Nintendo Questions Retailers' Hype of XBox
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With the scheduled release of Microsoft's xBox still seven months in the future, Redmond-based Nintendo seems to be getting a little annoyed by the fuss retailers are already making over pre-orders for the software giant's entry into the gaming console market.
Earlier this week, a confidential letter from Peter Main, Executive VP of Sales & Marketing for Nintendo of America, to unnamed retailers was exposed by New York rumor-mill F**kedCompany.com.
The letter, which Main's representatives admit that Main wrote, questioned why retailers were promoting the xBox so far ahead of its release, and encouraged the stores to focus on their current stock.
"The curious question is then why, retailers would join with a potential future industry participant, eight-ten months or perhaps longer before his unspecified product arrives, to essentially sell against the current and continuing impulse sales by installing an array of point-of-sales materials, which essentially suggest to their customer, to wait (until when?) for this alleged new product," the letter stated.
"Actually, the purpose of the letter was to express to retailers our own curiosity as to why they felt this material belonged in their store. We clearly understood our competitor's motivation. Microsoft is not in the business, but they would like nothing more than to say to people, 'Don't buy PlayStation 2 -- wait until next October.' Our approach was, rather, to say to retailers that we weren't sure why they would be in the business of sending the consumer away from their stores when they have the potential to sell them something they have in stock today," Harrison told IGNcube.
Bryan Carter, better known as R.I.P., Co-Editor of Game Zero magazine, notes that while pre-ordering and other pre-launch marketing can be fine, retailers hyping a product that may not come out on time could be dangerous to the industry.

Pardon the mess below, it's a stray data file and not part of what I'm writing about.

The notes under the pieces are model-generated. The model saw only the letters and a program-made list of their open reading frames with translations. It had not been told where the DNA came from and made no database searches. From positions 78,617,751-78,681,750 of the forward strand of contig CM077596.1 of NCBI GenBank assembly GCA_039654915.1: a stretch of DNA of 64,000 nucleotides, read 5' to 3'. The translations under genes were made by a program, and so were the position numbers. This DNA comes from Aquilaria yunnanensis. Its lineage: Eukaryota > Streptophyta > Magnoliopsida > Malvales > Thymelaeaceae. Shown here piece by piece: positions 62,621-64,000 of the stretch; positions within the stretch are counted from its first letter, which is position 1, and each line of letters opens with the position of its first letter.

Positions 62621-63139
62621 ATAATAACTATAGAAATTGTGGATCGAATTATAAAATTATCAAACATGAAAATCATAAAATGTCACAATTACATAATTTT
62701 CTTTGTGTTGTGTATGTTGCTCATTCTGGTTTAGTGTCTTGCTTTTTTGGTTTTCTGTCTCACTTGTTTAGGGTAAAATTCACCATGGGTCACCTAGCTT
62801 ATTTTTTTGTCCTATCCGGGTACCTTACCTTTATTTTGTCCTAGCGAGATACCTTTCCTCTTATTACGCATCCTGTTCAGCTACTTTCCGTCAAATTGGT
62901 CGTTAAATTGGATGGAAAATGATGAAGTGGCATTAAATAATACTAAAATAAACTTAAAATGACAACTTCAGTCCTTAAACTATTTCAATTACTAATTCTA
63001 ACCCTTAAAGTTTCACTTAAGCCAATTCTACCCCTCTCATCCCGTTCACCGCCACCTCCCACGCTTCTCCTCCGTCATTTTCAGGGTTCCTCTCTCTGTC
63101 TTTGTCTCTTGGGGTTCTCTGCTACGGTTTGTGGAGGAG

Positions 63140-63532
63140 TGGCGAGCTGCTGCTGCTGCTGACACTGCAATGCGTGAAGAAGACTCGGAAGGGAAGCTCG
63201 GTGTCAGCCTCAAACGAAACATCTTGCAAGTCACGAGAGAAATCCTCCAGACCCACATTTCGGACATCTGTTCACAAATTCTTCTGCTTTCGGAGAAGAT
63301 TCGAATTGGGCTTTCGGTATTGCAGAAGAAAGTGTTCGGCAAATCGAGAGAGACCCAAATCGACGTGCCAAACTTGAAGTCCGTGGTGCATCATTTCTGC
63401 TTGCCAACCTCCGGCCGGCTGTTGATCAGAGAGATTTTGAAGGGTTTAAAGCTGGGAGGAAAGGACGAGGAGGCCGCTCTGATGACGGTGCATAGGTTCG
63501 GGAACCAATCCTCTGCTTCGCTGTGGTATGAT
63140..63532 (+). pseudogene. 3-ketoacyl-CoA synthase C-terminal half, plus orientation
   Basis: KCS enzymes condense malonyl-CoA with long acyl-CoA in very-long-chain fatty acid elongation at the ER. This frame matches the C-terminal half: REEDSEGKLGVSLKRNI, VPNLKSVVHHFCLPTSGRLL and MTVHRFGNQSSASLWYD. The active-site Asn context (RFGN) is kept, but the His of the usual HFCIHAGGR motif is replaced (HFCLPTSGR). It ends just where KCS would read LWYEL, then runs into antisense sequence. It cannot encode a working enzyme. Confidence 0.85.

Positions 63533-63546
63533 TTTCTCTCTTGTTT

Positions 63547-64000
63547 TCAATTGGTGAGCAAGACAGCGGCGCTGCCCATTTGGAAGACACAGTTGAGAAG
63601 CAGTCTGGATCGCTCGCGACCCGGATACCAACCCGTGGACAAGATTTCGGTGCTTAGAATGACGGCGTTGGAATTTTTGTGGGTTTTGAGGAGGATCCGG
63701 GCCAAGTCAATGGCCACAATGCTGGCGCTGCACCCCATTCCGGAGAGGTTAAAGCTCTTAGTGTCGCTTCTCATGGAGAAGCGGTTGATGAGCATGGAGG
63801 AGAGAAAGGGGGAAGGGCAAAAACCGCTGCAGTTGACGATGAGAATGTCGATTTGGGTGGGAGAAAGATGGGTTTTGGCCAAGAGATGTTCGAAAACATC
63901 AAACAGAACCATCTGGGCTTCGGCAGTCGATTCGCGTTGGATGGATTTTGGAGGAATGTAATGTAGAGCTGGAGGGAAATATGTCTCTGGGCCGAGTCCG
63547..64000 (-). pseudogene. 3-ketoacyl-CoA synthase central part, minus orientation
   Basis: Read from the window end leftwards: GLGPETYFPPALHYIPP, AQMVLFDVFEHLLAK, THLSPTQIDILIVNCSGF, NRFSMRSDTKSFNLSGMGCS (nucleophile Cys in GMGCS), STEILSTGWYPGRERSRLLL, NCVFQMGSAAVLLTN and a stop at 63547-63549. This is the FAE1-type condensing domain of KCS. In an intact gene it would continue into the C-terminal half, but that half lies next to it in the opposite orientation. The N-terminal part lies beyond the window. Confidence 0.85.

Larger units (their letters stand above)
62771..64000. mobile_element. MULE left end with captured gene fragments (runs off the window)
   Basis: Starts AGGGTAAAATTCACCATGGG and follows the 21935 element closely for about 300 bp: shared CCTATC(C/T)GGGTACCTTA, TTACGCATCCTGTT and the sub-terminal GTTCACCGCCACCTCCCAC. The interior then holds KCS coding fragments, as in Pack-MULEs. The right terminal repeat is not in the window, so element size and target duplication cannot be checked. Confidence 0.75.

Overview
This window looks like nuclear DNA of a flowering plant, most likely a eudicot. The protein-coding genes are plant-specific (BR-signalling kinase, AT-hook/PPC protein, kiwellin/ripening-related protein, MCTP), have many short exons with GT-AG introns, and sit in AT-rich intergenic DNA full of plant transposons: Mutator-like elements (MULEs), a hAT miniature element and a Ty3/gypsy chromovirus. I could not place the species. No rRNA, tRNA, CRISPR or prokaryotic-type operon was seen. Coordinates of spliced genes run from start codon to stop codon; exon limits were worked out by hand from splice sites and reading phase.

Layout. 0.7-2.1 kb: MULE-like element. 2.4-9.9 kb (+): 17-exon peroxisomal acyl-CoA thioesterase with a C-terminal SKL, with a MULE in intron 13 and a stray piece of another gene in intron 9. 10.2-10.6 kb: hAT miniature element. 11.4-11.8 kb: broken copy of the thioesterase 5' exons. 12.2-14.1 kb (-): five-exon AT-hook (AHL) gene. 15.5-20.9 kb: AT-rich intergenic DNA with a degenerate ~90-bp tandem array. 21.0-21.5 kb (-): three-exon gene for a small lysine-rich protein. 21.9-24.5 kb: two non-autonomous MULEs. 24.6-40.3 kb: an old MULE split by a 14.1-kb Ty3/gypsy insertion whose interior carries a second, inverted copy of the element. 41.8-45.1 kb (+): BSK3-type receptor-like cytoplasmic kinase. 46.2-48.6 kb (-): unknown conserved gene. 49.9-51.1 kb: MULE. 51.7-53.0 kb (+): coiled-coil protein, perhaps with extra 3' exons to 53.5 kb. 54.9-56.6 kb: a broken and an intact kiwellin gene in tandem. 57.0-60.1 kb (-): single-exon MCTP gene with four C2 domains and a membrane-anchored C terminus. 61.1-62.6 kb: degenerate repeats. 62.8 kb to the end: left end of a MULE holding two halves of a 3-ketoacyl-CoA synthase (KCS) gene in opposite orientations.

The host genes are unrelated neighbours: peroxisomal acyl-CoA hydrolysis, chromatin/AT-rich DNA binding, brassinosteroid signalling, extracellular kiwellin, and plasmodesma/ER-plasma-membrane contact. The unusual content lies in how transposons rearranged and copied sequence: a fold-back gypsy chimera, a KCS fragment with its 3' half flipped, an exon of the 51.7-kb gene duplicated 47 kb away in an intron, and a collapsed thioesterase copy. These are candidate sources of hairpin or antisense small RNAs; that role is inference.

"I don't think it unreasonable of retail outlets to be pushing any consumer product 8 to 10 months ahead of launch, when the producer actually has a physical product to sell, and is in a state of manufacturing of the product," says R.I.P. "In the case of Microsoft, we have a company well known for their lack of ability to hit release dates with *ANY* of their products. We have a console (the X-Box), that still is nothing more than an environment running in an emulator on-top of a PC."
In light of the tightening market and concerns about Microsoft's lack of a manufactured product, the gaming magazine editor believes the letter was quite poignant.
"What I think Nintendo is getting at is that taking pre-orders on what amounts to vaporware is irresponsible, and that retailers should keep this in mind and also take into consideration the damage that may be added to the gaming industry if MS fails to deliver," says R.I.P.
Dan Bailey, Editor in Chief of Silicon Magazine agrees, noting that the video game industry has suffered recent setbacks similar to the rest of the hi-tech sector, and encouriging consumers to hold off on their purchases could further the problem.
"With sales down signficantly in the year 2000 and first quarter of this year, many big names in the Video Game industry wonder if retail promotion of products more then just a few months away is a wise decision," says Bailey. "This not only affects first party companies trying to sell hardware, but it affects 3rd party companies and 3rd party software. This is the problem."